Perkins's Union Army superiors seemed at times determined to make a difficult, demanding job even more so. Duties and duty stations were changed so frequently for the typical quartermaster that he rarely had time to learn new duties and settle existing accounts before it was time to pack up and head to his next assignment (p. 39). Quartermasters were required to fill out a bewildering variety of forms and reports, including nine monthly reports, each of which had to include nine different lengthy forms, plus three quarterly reports, each of which had to include three mandatory and two optional returns (quartermasters at major depots filled out an additional mandatory return). All returns were documented with abstracts and vouchers, and vouchers accounting for lost, stolen, or destroyed property had to be sworn before a justice of the peace or designated military officer (pp. 204-205). Additionally, the 1862 effort to root out corruption in the Quartermaster Bureau resulted in a requirement that quartermasters make three copies of their reports--one to be sent directly to the Treasury Department, one for Quartermaster General Meig's office, and one for the quartermaster to keep for his own protection in case of subsequent inquiries by the Army or the Treasury Department (p. 203).
Quartermasters had to account for lost, stolen, and destroyed property both during and after the war. Perkins had been a quartermaster for less than two weeks when he was required to account for a large load of coal that had been lost on the Cumberland River (pp. 36-37). Such problems cropped up throughout his wartime service, yet his biggest shock in this regard occurred after the war. In 1869, as the result of a Treasury Department audit of his wartime accounts, Perkins received a bill for items unaccounted for. The amount that Treasury claimed he owed was $297,926.18, a truly jaw-dropping amount in those days. Luckily, he was able to resolve part of the amount owed with a notarized statement of his recollection of the final disposition of certain materials, but erasing the rest of the amount due required the calling in of a few political favors (pp. 194-197).
Biographer Lenette Taylor went to great pains to acquire source materials for her account of Perkins's wartime service. Existing autobiographies of quartermasters, as she points out, are "somewhat enlightening but tend to be rather self-serving" (p. xi). An initial survey of more than forty public and private libraries and archives revealed a dearth of collections of personal papers of Union Army quartermasters. Perkins's family, however, unlike the families of many another quartermaster, had faithfully maintained eight crates packed with records and papers from his wartime service--some twenty thousand of them in all, many still tied in the literal red tape used during the war to seal official documents. These eight crates were donated in 1990 to the Summit County (Ohio) Historical Society, and the records and papers therein were processed and arranged by the author (pp. xi-xii). Numerous primary and secondary materials from the National Archives and other sources "filled many gaps and helped flesh out" Perkins's papers (pp. xii-xiii).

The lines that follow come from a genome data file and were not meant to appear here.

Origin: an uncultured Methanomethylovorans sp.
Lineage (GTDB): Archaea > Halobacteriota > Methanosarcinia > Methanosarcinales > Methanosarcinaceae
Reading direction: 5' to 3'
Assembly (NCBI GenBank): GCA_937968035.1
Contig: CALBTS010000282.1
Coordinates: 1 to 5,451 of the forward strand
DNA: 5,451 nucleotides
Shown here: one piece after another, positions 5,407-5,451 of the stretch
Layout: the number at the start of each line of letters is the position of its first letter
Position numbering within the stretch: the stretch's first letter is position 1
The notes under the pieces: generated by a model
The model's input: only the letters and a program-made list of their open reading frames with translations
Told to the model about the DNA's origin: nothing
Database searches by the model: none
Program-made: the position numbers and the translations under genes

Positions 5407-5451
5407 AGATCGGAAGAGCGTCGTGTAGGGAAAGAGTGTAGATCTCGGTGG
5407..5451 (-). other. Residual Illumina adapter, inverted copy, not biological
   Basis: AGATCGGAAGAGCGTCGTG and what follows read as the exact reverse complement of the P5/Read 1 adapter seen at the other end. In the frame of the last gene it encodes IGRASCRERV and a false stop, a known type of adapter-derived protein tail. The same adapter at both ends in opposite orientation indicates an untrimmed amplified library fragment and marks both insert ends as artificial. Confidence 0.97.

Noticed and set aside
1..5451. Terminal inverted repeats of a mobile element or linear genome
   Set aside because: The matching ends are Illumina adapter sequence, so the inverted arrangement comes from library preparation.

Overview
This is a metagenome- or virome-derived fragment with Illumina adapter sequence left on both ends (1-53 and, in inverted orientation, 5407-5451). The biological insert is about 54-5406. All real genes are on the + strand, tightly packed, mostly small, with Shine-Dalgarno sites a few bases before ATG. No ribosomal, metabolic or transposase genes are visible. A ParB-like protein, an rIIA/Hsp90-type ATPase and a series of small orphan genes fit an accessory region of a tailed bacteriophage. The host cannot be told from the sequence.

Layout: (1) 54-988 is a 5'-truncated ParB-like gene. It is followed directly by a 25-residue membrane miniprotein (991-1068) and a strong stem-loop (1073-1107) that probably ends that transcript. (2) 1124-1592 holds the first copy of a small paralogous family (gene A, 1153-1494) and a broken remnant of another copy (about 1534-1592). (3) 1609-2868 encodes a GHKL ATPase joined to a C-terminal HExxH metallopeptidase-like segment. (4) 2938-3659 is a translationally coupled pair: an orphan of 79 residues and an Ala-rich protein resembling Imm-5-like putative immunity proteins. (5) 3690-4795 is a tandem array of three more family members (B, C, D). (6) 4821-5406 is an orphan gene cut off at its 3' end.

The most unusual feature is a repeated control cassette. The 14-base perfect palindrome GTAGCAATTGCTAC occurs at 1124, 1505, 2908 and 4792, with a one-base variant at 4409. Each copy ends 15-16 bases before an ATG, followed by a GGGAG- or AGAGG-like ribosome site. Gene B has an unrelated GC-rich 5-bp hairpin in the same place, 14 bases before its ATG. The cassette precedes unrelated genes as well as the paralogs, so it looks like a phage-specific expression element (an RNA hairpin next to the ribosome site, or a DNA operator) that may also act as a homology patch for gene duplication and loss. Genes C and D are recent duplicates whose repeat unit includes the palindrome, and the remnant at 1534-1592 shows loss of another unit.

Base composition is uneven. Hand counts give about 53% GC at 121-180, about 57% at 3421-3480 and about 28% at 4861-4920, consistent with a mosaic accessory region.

Taylor uses her wealth of raw materials to construct a detailed history of the career of an Army quartermaster that also ably illustrates his place in the grand scheme of Western Theater operations. The book is not without flaws; for example, the index is mainly a "proper name" index, and therefore much less detailed than the index of a work on this subject should be. Only one map is provided, a serious shortcoming for a biography of an Army officer posted to numerous duty stations. The subject matter will likely have limited appeal for a general audience. But the book definitely achieves its stated purpose of shedding light on the essential contributions of the Union Army's "invisible men" to the war effort. Certainly it will be an essential reference for those researching logistics and transportation in the Western Theater--no better-written or more detailed account of the career of a quartermaster in that theater currently exists.
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Tom Pearson. Review of Taylor, Lenette S., The Supply for Tomorrow Must Not Fail: The Civil War of Captain Simon Perkins Jr., a Union Quartermaster.